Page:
by Paul Murrell
Paul Murrell, Linguistics Consultant in Training, SIL Central African Republic
“What work would you like to do next year?” I thought our question was a fairly straightforward one, but the stony silence that greeted it suggested otherwise. I was first amused, then bemused and finally completely disorientated as the minutes of silence stretched painfully into an hour and beyond. Determined not to push for an answer or give my own prompts, we sat there in awkward silence until I finally gave in and left the room to collect my thoughts and think through what had gone wrong.
We all know that, like a dash of piment in a chicken stew, a well-timed question in a mentoring relationship can be transformative, but we often forget that when we are working cross-culturally our well-intentioned questions may be communicating unintended or even unhelpful messages. In Congo and the Central African Republic, for example, a question might be used to tease or reprimand. A rhetorical question may be being used to assert authority and issue a command, while a simple question for information could conceal a hidden trap. A translation consultant might get frustrated when their insightful question, “Why did you translate temptation like that?” is met with a flurry of typing and a slightly over-zealous response, “It’s fine, we’ve already changed it.” The same translator might wonder why everything she has done that morning seems to be unsatisfactory, as the stream of questions continues relentlessly. What I mean when I ask a question isn’t necessarily what you understand, so should I even be asking questions at all?
To be honest, it’s hard to imagine an effective mentoring relationship without any questions, but perhaps the key to asking the best questions is taking the time to understand one other and build a relationship of trust. When there is a healthy mutual respect, and good intentions are not only assumed but explicit, a question that could be seen as potentially threatening becomes an opportunity to dig a little deeper, to probe beneath the surface and deal with an issue that could be holding you back. When you trust the surgeon, the scalpel isn’t something to be afraid of, even though it might be painful for a while; you’re going to get better, the problem is going to be dealt with.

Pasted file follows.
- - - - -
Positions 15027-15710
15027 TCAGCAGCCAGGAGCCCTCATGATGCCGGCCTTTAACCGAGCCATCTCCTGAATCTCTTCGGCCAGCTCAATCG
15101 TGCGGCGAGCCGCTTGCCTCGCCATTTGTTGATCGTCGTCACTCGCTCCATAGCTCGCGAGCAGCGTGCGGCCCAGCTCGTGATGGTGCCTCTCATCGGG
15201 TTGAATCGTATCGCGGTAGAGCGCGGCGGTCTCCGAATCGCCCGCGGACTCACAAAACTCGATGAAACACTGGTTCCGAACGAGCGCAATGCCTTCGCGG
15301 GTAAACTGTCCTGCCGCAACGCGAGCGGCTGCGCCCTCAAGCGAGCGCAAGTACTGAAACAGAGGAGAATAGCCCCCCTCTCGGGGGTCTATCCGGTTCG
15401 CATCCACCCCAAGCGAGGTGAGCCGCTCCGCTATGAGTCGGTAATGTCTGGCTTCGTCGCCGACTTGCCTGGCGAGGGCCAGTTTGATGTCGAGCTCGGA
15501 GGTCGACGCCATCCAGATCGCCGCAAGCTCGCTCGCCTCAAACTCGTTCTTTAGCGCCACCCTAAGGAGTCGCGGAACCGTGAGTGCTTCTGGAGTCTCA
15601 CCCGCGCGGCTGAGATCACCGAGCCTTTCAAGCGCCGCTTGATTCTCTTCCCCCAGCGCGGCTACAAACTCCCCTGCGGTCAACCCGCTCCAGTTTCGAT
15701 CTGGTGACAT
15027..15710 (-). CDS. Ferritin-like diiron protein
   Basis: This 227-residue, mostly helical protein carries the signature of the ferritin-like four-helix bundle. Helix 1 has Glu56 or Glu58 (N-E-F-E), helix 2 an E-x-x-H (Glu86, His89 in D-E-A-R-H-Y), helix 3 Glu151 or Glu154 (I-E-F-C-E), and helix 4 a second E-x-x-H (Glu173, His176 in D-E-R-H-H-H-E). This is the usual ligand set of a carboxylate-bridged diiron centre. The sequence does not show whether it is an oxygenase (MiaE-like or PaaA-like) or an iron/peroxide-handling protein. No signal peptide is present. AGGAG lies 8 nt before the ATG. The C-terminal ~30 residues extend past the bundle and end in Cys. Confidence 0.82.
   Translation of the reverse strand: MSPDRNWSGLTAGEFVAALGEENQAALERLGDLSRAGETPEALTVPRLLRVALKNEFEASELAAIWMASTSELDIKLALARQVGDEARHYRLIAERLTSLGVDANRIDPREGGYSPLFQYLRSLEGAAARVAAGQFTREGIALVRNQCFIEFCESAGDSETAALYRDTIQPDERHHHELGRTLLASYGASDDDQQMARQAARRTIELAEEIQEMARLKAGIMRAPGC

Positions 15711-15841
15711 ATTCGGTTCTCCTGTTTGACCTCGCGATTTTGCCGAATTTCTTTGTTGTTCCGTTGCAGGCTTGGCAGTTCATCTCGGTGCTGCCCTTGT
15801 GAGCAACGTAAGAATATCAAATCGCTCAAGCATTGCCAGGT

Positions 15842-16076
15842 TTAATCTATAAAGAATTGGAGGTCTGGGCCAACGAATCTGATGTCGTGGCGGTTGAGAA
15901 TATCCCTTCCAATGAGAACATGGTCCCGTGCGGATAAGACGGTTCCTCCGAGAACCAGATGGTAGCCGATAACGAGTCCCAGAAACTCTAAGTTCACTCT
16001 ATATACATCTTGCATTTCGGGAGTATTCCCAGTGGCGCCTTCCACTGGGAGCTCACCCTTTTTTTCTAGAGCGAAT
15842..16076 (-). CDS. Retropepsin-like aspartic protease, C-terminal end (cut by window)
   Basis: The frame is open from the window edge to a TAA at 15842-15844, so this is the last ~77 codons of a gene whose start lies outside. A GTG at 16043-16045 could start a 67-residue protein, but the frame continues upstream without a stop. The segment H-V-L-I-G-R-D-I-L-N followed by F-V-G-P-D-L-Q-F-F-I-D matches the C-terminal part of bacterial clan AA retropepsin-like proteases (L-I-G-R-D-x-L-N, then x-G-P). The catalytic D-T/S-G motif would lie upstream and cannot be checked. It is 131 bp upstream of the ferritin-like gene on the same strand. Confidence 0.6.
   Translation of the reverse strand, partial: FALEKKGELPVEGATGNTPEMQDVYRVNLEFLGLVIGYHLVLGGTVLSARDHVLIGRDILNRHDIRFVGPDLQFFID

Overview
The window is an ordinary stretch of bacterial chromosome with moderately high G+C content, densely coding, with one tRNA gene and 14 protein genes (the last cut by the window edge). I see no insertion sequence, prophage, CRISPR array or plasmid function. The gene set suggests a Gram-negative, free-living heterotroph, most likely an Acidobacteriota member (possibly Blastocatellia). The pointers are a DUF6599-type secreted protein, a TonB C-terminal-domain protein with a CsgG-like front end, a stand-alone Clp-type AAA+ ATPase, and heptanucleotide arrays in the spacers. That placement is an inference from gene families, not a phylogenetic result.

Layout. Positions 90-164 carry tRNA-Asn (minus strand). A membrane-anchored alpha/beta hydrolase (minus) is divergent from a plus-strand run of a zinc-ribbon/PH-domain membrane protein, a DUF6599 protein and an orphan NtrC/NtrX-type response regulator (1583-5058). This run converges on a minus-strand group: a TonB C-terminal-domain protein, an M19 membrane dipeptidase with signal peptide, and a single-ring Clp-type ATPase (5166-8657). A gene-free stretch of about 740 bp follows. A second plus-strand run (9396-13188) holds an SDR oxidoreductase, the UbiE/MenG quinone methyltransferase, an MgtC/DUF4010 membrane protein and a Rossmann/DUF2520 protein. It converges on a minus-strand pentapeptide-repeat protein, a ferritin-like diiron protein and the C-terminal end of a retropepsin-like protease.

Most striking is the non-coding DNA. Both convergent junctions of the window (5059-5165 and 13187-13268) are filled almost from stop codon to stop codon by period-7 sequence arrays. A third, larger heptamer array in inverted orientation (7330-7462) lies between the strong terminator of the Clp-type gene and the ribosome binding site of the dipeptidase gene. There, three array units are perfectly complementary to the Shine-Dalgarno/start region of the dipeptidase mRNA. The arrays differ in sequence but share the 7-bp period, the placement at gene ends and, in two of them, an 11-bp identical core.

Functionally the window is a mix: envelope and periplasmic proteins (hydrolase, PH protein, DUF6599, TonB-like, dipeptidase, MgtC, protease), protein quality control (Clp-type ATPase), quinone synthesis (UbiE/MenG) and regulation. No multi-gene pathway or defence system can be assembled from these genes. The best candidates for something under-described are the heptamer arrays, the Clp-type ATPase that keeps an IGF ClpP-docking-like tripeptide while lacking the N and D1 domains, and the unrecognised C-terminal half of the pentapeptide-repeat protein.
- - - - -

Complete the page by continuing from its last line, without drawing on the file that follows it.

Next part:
So don’t be afraid of questions, but use them carefully. Get to know the culture you’re working in and get to know your mentor/mentee. Maybe begin a session by explaining that when you ask questions you’re not being critical, but that questions are a tool that can help you both grow. Think of alternative ways of asking without using direct questions, and if you need to be a little less blunt, watch an insider to see how it’s done. When you make a mistake and cause offence, like I did, don’t be afraid to apologise and learn from it. After all, mentoring is beneficial for a mentor’s personal growth too, wouldn’t you say?
- Talk to a friend or colleague about how you feel when someone in authority asks you a question about your work. Share what it is that you find hard, challenging or encouraging.
- Think about a time when you have asked/been asked a question that was misunderstood. Talk about how you managed to resolve the situation.
- Next time you meet with your mentee/mentor try to rephrase as many questions as you can using other words. You could use strategies like, “Tell me about your latest piece of work…” or “I’d like to know about how the community responded to last week’s meeting you led…”
- “A good question is never answered; it is a seed to be planted” – John Ciardi. Discuss this quote with two people; somebody you mentor and someone who mentors you. Compare the discussions and draw some conclusions about each relationship.